T. Driscoll…………Dublin E. Field……………..Dublin
J. Finucane……….England D. Flynn……………..At home
T. Gray……………..England T. Hackett…………England
J. Hartnett……………U.S.A. D. Healy……………….Kenya
S. Hunt……………..At home D. Lenihan…………At home
J. Maguire …………Dublin D. Maguire……………Cork
P. McAuliffe………….Garda T. Massey…………At home
J. Moore……………At home T. Moriarty………England
R. Mulcahy……….England L. Murphy…………At home
J. O’Connor……..Limerick M. O’Connor………….U.S.A.
M. O’Shea………..England M. Quaid…………..England
T. Roche…………At home J. Sexton…………..England
P. Shine………….England J. O’Sullivan ….Co. Limerick
B. Whelan………Dublin J. Whelan……………Limerick
This list spotlights the enemy. England claims 30%, Dublin 20%, and Ireland, excluding Newcastle West, a total of 40%. Only 18% have found work in the town – seven out of thirty-nine. These figures do not apply, of course, to the girls of the town; they also drift away. The enemy is not England, not Dublin, it is the town itself. It fails to attract and it fails to employ. I have met most of those who are in England. They all say: “If I had a job tomorrow I’d go home.” But they know there is a problem of integration; they have encountered it when they come home on holidays. It is mainly of their own making. They usually mock the ways, the wages, the deadness of the place, and, what is worse they manage to acquire an obnoxious London slang which they imagine to be a better English than that spoken in Newcastle West. The people at home resent this, rightly. If the emigrants do come back to stay, the many snide remarks that hint at failure make life unpleasant. Those to whom I have spoken to in Dublin have no desire at all to go back, but they have not been alienated from their own. Anyway, to the people of the town ‘to go to England’ suggested poverty; but ‘to go to Dublin’ suggests cleverness at school. Yet none of the 30% I have mentioned who did go to England were poverty stricken.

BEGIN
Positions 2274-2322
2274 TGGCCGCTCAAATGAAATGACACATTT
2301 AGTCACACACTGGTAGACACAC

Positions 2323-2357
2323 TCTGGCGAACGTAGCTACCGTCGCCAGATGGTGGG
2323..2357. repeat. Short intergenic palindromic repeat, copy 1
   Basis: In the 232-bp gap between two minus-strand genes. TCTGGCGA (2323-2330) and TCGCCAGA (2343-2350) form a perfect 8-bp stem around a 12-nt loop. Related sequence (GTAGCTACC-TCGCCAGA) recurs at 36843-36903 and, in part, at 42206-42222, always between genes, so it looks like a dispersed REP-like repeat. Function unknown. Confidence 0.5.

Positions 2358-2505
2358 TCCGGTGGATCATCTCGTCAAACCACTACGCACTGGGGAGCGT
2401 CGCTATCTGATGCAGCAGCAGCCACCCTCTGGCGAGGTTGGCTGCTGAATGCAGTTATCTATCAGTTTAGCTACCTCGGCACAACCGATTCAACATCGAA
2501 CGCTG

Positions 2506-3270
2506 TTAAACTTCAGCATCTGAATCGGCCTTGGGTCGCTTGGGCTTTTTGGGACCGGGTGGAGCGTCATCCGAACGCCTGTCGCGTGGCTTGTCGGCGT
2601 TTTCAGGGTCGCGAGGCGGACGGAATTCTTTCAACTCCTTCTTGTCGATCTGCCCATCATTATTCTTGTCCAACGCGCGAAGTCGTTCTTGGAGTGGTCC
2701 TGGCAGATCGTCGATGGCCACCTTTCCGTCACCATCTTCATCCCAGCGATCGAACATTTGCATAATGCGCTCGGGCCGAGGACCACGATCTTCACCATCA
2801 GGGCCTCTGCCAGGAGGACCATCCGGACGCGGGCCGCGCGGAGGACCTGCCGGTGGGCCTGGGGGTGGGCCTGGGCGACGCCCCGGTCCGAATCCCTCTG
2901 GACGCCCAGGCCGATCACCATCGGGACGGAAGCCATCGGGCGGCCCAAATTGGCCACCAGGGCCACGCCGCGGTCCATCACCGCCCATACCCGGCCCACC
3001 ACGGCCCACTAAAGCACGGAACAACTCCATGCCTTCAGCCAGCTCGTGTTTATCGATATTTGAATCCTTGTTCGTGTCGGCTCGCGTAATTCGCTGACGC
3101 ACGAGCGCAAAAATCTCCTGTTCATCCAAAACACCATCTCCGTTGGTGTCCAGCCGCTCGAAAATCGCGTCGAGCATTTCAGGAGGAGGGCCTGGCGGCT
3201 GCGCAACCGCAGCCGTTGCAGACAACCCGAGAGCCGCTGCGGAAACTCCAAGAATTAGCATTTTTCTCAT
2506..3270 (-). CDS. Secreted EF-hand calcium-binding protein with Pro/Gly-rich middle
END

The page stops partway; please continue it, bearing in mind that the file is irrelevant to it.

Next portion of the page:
Why they go
The reasons for leaving are many, but the main one is shortage of work. I have spoken to many of my friends in London about these reasons. I have sat in Kilburn pubs all night and heard nothing else discussed but Newcastle West, and with a deep nostalgia. One of the immediate reasons, one that arises before the young person’s mind turns to employment is that he has a brother or friend in England. He has heard of the huge wages (usually untrue) and the freedom from priest and parent; he has seen the cheap but tidy suits his returning friends sport, so as soon as possible he is gone.
He returns usually within a year, to sport himself, and his lies about his wages are in proportion to his misery in London. He is repulsed. He comes again a few years later, and this is usually his final attempt. Many of the fights that happen in pubs involve a local and a visiting emigrant.